Thursday, October 11, 2012

x^y > y^x Analysis

Detailed analysis of a seemingly simple equation


Consider the following simple function:
if x^y > y^x then color1 else color2

It produces some very strange results when trying to graph it. Although the first quadrant looks like a fairly simple pattern defined by functions y = 1/(ax^2) and y = x, it's actually incredibly more complicated and shown in the conclusion. All other quadrants produce even stranger patterns due to having results in complex space.

Also the related function x^y - y^x has it's own set of interesting properties, pictured below.


Graphing x^y > y^x normally      Setting complex comparisons for x^y > y^x purple, since they are essentially undefined

Comparing using magnitude of complex numbers      Domain colored x^y - y^x

Dotted polar coordinate graph of x^y - y^x      Graph done in polar coordinates

Solution for Quadrants 1 and 4 curve

Octave and Complex Numbers

Another weird thing is complex numbers in octave. Consider:
c1 = 1 + i
c2 = 1 - i
c3 = -1 + i
c4 = -1 - i

c1 > c3
ans = 1

c4 < c2
ans = 1

c1 > c2
ans = 0

c1 < c2
ans = 0

c1 == c2
ans = 0

c1 != c2
ans = 0

It looks like Octave is comparing only the real portions of complex numbers for less-than and greater-than, and then using both terms of testing equality. Vector normalization doesn't really work either since should we consider -1 - i equivalent to 1 + i? Although normalization actually makes more sense if you think of it in terms of polar coordinates, as opposed to the default octave handling.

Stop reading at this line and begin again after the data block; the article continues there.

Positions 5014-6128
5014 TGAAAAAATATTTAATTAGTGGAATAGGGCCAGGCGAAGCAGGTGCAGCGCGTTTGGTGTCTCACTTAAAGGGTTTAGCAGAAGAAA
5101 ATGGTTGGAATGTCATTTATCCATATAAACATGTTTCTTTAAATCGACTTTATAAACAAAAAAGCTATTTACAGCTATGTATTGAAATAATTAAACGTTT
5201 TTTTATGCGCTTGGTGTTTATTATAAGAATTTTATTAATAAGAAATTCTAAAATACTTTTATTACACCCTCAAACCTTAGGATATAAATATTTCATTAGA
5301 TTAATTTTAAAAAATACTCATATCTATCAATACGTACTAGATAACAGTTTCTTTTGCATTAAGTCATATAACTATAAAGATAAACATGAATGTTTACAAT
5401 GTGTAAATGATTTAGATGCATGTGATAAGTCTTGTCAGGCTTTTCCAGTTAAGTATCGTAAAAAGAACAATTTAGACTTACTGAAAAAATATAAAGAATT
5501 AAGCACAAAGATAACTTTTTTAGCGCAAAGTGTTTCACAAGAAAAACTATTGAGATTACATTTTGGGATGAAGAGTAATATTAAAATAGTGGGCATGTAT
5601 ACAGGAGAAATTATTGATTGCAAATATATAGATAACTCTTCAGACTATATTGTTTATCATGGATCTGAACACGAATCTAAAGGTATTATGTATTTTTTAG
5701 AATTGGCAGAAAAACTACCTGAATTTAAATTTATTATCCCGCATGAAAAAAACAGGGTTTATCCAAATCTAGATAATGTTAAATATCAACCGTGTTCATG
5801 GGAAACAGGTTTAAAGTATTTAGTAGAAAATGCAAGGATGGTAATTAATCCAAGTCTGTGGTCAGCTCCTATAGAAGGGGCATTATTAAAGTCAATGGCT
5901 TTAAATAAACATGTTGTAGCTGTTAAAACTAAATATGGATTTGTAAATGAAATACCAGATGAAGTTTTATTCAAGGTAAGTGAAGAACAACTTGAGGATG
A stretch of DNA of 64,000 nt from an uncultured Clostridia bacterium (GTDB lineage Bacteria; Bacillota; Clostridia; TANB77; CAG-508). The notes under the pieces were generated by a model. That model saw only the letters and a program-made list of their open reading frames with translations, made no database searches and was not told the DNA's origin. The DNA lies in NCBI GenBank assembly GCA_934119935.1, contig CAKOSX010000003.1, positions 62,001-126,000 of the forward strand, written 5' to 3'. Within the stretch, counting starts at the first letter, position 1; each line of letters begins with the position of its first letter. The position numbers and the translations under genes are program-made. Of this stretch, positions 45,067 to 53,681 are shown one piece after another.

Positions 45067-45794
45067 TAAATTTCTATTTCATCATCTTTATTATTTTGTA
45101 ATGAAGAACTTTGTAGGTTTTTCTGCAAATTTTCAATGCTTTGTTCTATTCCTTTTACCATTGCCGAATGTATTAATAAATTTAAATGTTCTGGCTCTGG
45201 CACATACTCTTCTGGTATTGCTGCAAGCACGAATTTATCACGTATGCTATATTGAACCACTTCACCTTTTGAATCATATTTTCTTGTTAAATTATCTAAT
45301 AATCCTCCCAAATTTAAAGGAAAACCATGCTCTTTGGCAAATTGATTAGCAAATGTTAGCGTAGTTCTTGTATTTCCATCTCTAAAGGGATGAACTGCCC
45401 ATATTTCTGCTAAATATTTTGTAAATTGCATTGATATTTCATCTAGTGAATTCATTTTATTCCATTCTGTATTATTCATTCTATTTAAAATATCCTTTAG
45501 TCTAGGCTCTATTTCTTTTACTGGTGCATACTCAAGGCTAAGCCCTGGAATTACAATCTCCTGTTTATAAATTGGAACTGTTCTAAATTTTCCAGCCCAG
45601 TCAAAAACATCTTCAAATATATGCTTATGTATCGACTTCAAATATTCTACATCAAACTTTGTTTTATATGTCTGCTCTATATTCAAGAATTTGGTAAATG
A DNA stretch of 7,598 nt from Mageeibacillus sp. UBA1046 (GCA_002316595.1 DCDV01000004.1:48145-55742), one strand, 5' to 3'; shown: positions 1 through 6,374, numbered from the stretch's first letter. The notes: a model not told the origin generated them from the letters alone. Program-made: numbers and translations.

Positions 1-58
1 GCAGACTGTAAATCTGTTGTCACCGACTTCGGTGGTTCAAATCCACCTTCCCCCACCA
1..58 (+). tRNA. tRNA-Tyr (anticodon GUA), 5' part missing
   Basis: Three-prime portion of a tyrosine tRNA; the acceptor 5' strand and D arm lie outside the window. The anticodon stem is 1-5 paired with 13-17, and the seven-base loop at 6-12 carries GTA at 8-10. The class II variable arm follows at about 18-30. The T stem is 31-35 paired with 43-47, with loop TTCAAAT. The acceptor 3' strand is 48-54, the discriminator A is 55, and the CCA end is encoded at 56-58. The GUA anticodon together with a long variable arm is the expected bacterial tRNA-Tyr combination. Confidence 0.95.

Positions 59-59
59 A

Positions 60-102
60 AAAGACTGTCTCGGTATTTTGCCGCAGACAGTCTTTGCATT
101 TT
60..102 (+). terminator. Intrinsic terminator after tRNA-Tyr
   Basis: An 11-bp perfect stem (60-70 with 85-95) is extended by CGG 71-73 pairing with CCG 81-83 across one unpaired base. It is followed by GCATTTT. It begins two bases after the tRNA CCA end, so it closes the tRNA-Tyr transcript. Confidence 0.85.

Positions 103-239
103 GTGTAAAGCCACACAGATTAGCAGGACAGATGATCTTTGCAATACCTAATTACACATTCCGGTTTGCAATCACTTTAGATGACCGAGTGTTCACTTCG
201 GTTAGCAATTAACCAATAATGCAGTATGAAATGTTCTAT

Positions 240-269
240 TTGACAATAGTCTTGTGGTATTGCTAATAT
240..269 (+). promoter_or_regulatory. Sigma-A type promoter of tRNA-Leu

Source Code


Mapping values into complex space always gives interesting results, although often difficult to interpret. This function is no different, but we can get a general idea how it behaves from some of the graphs. It seems to be defined via bisection of some strange function that looks like exponential decay in the 1st and 3rd quadrants. I have not yet fully explored quadrants 2 and 4 and will update this when I do. This symmetry is clearly visible when plotting the points of the difference in polar coordinates. Also note that anything but the first quadrant is somewhat debatable since it is doing comparisons in complex space, which is technically undefined.

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